Step One: Start With The Movies
As many people will probably tell you, Star Trek is first and foremost a TV show, but for someone just starting out, it’s maybe not the best place to start. Even though I just spent a few hundred words arguing the merits of the original series, I have to admit that it takes a little bit of mental recalibration for modern audiences to acclimate to the pacing and style of 1960s television. The movies, though, generally have a much more modern feel, particularly (and obviously) the newer J.J. Abrams films. In fact, I’d go so far as to say that Abrams’ first Trek film isn’t a half bad place to start. I know some in the fan community might be inclined to boil me alive for that sentiment, but I stand by it. It’s not the best place to start, but it is a fair one. My advice, though, is to do the following:
Don’t Start with The Motion Picture
Jumping into the films, it would seem natural to start with the first one. This is a bad idea. Star Trek: The Motion Picture isn’t necessarily a bad movie, and we can argue its merits on another day, but it is an incredibly cold movie. Every negative stereotype associated with Star Trek is reinforced by this film. It’s visually and emotionally frigid, it’s cerebral to the point for being alienating, and it moves at a snail’s pace. This film has earmed the nickname The Motionless Picture and for good reason. Eventually, it’s worth looping back around to this one, but if it’s your first experience with Trek, I doubt you’d be coming back for seconds.
Start with the Star Trek Trilogy
The way the films are numbered doesn’t make this totally obvious, but only three of the films have direct, continuous links, and those films are II, III, and IV. You can pretty much take or leave any of the other films in the series, but these three are essential.
What’s more, Star Trek II: The Wrath of Khan is an absolutely perfect film. It’s also the best possible point of entry for Star Trek. It has everything that defines the original series. It has humor, it has heart, it has incredibly satisfying action, it has big science fiction concepts, and it’s all totally rooted in a love of its characters. The Wrath of Khan is one of those movies I can’t imagine anyone not liking. It’s not only a perfect culmination to years of storytelling, but it’s also a glorious, thrilling self-contained film. Its closest peer in that regard is maybe The Avengers and Wrath of Khan, quite frankly, does it better.
Next up is Star Trek III. There’s a reductive adage that states only the even numbered Trek movies are good, but it’s not totally true. While The Motion Picture is difficult to love and Star Trek V is an unwatchable disaster, The Search for Spock gets lumped in their kind of unfairly. It’s the middle part of the trilogy, and it’s also unquestionably the weakest chapter in that story, but it’s far from a bad movie. In fact, the first hour of the movie is a blast! Spock is trapped on a distant planet, but the Enterprise is in lockdown, so the crew has to commandeer their own ship to go rescue their friend. Unfortunately, the back half of the movie starts to run out of gas, but it’s not enough to sink the film. If anything The Search for Spock is likely the closest the films got ever got to capturing the feel of an original series episode, and though it’s imperfect, there’s a lot to love.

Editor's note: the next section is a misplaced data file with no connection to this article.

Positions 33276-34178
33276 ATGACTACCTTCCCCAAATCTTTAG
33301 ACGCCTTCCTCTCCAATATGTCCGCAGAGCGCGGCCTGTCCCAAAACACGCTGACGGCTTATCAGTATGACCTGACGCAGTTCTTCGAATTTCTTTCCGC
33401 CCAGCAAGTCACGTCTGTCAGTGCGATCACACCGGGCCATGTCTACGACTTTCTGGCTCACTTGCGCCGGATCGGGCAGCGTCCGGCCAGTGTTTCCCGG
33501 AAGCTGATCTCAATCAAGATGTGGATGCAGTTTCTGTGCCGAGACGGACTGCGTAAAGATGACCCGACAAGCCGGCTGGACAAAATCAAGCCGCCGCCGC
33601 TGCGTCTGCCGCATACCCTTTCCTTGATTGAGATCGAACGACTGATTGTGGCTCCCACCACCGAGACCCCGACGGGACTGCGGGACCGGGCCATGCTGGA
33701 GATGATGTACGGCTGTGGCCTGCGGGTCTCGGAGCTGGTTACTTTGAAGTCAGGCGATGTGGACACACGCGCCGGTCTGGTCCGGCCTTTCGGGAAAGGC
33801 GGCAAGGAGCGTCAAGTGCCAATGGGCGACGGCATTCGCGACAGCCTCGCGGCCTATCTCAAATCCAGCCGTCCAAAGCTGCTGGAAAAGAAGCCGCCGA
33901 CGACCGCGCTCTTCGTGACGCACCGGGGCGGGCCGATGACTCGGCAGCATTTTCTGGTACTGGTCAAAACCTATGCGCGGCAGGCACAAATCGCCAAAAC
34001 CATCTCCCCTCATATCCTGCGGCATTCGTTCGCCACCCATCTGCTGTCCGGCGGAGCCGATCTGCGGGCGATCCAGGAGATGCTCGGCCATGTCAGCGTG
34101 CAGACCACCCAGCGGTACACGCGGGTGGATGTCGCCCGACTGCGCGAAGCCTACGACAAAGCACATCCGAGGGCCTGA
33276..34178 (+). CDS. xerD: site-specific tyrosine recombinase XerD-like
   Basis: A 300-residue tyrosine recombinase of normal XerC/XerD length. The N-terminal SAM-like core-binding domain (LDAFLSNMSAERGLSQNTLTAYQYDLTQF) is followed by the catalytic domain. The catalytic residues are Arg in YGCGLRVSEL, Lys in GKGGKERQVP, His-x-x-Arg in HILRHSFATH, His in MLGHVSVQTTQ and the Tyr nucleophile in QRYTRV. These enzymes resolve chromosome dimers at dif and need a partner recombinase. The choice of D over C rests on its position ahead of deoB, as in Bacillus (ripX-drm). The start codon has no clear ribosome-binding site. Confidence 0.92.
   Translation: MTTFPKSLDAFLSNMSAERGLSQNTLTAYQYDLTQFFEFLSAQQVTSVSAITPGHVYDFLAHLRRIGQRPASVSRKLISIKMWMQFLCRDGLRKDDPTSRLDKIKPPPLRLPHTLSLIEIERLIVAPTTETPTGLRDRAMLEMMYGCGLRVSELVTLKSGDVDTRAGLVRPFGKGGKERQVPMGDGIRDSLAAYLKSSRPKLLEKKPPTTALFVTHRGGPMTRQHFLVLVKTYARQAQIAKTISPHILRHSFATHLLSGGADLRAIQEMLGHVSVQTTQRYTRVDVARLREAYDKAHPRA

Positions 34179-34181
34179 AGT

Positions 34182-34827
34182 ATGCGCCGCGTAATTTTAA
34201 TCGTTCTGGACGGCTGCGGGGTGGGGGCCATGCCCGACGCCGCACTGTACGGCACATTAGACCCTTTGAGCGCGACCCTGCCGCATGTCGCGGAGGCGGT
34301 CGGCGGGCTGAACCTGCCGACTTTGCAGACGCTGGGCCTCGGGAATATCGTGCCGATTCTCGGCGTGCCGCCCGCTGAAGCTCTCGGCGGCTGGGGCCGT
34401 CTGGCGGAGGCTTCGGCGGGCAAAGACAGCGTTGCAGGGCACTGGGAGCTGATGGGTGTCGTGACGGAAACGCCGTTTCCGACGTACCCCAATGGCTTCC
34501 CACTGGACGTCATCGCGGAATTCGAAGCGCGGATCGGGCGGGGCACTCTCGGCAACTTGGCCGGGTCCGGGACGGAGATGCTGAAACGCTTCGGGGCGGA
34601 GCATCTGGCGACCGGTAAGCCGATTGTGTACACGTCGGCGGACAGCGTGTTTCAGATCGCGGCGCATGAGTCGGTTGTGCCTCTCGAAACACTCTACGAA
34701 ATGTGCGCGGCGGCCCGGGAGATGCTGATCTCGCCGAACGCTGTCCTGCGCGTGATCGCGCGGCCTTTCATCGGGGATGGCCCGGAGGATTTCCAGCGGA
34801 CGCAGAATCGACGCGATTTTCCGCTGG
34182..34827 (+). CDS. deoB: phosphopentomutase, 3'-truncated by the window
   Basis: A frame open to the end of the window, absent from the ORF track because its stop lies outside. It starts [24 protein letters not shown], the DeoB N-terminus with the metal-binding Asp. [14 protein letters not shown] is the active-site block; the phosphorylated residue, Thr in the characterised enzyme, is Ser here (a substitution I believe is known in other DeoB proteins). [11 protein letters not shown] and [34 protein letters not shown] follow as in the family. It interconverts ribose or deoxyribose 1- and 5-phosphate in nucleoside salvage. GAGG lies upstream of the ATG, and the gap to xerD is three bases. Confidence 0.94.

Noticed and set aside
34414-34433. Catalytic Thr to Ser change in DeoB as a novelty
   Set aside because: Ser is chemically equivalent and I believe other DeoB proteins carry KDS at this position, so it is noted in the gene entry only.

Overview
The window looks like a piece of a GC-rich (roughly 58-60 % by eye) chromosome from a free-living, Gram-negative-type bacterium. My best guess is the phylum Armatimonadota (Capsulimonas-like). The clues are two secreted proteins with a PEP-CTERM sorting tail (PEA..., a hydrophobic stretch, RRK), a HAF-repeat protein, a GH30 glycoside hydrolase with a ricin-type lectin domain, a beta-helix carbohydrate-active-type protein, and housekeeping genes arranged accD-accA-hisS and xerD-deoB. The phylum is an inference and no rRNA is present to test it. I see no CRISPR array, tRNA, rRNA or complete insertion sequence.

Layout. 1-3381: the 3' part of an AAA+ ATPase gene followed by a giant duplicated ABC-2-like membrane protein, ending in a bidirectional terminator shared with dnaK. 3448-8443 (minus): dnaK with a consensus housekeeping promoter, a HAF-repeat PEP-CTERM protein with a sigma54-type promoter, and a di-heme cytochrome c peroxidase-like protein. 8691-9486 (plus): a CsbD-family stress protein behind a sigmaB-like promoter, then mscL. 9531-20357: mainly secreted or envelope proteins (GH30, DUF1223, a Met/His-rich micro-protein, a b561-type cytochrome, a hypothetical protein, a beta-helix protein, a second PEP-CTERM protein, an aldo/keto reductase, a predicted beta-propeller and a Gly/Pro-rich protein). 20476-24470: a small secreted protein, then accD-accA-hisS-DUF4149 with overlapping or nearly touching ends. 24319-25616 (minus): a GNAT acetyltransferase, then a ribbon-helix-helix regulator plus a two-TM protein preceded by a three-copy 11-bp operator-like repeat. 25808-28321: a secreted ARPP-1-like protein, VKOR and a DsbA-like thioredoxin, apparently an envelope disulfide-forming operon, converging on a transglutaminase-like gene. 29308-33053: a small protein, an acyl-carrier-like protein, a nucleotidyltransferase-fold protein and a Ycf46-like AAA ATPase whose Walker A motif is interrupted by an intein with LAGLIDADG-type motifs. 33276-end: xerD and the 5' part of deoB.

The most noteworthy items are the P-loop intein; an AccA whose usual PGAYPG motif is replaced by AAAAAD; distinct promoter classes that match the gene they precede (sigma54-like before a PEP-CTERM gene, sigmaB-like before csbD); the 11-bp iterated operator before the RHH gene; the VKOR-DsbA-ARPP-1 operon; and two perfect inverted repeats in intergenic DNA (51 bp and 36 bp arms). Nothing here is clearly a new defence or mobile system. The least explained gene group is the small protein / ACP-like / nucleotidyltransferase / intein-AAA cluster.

Finally there’s Star Trek IV. This one is just unabashedly joyful. It’s light and fluffy and silly, but it’s also a rousing celebration of these characters, a love letter to the cast of Star Trek. Next to Wrath of Khan, this is the film whose iconography has bled into the mainstream most noticeably and for good reason. It’s one hell of a good time.
Note: All the other original cast films are available to stream free for Amazon Prime subscribers, except, for whatever reason, Star Trek IV. That’s ridiculous, I know, but trust me, this one’s worth a $4 rental.
Skip V and Go Straight to VI
As I mentioned before, Star Trek V is absolute garbage. Almost totally irredeemable. The good news is that it’s a totally isolated story so you’re not missing anything by avoiding it like the plague. So, if you dug the trilogy and want more, it’s best to skip V and go straight to Star Trek VI: The Undiscovered County.
Nicholas Meyer, the director of Wrath of Khan, returns for VI, so there’s a lot of that same flavor. It’s more militaristic and action-driven than III or IV, but in a way that doesn’t betray the humanitarian ideals of Star Trek. The film is parable about the end of the Cold War – two enemies trying to find peace and the struggle and strife that occurs along the way. It’s a murder mystery, a prison break story, and a space adventure all wrapped into one, and it serves as a beautiful send off to the original crew of the Enterprise. This one is maybe not as essential as the trilogy, but it comes highly recommended all the same.
Don’t watch Generations or the other Next Generation movies
Just trust me on this one. Not only are the Next Generation films almost unilaterally terrible, but unlike the original cast films, they’re a much worse point of entry for the TNG iteration of Star Trek than the TV series itself. Sure, Captain Kirk is technically in Generations, but it’s definitively a TNG film, and Kirk’s role in the film just make you frustrated. If you’ve really got the Trek fever, feel free to dive down the TNG rabbit hole, but it’s best to start with the original series. And on that note…